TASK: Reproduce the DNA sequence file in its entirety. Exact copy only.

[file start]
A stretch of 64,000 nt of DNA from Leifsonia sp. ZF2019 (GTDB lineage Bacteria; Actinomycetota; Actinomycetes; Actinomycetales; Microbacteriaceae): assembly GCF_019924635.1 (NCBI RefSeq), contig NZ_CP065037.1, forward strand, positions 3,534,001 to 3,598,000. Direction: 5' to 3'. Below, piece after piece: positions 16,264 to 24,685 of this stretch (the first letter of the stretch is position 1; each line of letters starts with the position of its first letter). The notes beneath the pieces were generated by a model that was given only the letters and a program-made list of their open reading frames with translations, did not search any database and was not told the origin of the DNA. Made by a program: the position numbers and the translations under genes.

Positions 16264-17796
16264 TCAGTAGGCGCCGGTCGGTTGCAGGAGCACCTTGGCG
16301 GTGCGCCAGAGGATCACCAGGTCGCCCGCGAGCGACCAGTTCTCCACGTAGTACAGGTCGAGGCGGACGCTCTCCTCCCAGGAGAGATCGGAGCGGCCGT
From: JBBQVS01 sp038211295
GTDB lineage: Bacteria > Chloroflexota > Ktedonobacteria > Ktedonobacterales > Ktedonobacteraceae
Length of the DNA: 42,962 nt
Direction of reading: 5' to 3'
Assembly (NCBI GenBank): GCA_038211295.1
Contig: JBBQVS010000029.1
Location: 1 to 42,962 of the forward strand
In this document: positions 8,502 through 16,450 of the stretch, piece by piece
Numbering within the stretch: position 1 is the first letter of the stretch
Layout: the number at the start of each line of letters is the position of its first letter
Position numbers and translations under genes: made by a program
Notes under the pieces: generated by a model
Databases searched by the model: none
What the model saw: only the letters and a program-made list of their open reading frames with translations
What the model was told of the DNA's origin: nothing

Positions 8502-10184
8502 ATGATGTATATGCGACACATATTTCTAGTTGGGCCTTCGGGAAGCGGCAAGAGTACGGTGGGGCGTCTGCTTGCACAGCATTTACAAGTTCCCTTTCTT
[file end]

A stretch of 64,000 nt of DNA from Leifsonia sp. ZF2019 (GTDB lineage Bacteria; Actinomycetota; Actinomycetes; Actinomycetales; Microbacteriaceae): assembly GCF_019924635.1 (NCBI RefSeq), contig NZ_CP065037.1, forward strand, positions 3,534,001 to 3,598,000. Direction: 5' to 3'. Below, piece after piece: positions 16,264 to 24,685 of this stretch (the first letter of the stretch is position 1; each line of letters starts with the position of its first letter). The notes beneath the pieces were generated by a model that was given only the letters and a program-made list of their open reading frames with translations, did not search any database and was not told the origin of the DNA. Made by a program: the position numbers and the translations under genes.

Positions 16264-17796
16264 TCAGTAGGCGCCGGTCGGTTGCAGGAGCACCTTGGCG
16301 GTGCGCCAGAGGATCACCAGGTCGCCCGCGAGCGACCAGTTCTCCACGTAGTACAGGTCGAGGCGGACGCTCTCCTCCCAGGAGAGATCGGAGCGGCCGT
From: JBBQVS01 sp038211295
GTDB lineage: Bacteria > Chloroflexota > Ktedonobacteria > Ktedonobacterales > Ktedonobacteraceae
Length of the DNA: 42,962 nt
Direction of reading: 5' to 3'
Assembly (NCBI GenBank): GCA_038211295.1
Contig: JBBQVS010000029.1
Location: 1 to 42,962 of the forward strand
In this document: positions 8,502 through 16,450 of the stretch, piece by piece
Numbering within the stretch: position 1 is the first letter of the stretch
Layout: the number at the start of each line of letters is the position of its first letter
Position numbers and translations under genes: made by a program
Notes under the pieces: generated by a model
Databases searched by the model: none
What the model saw: only the letters and a program-made list of their open reading frames with translations
What the model was told of the DNA's origin: nothing

Positions 8502-10184
8502 ATGATGTATATGCGACACATATTTCTAGTTGGGCCTTCGGGAAGCGGCAAGAGTACGGTGGGGCGTCTGCTTGCACAGCATTTACAAGTTCCCTTTCTT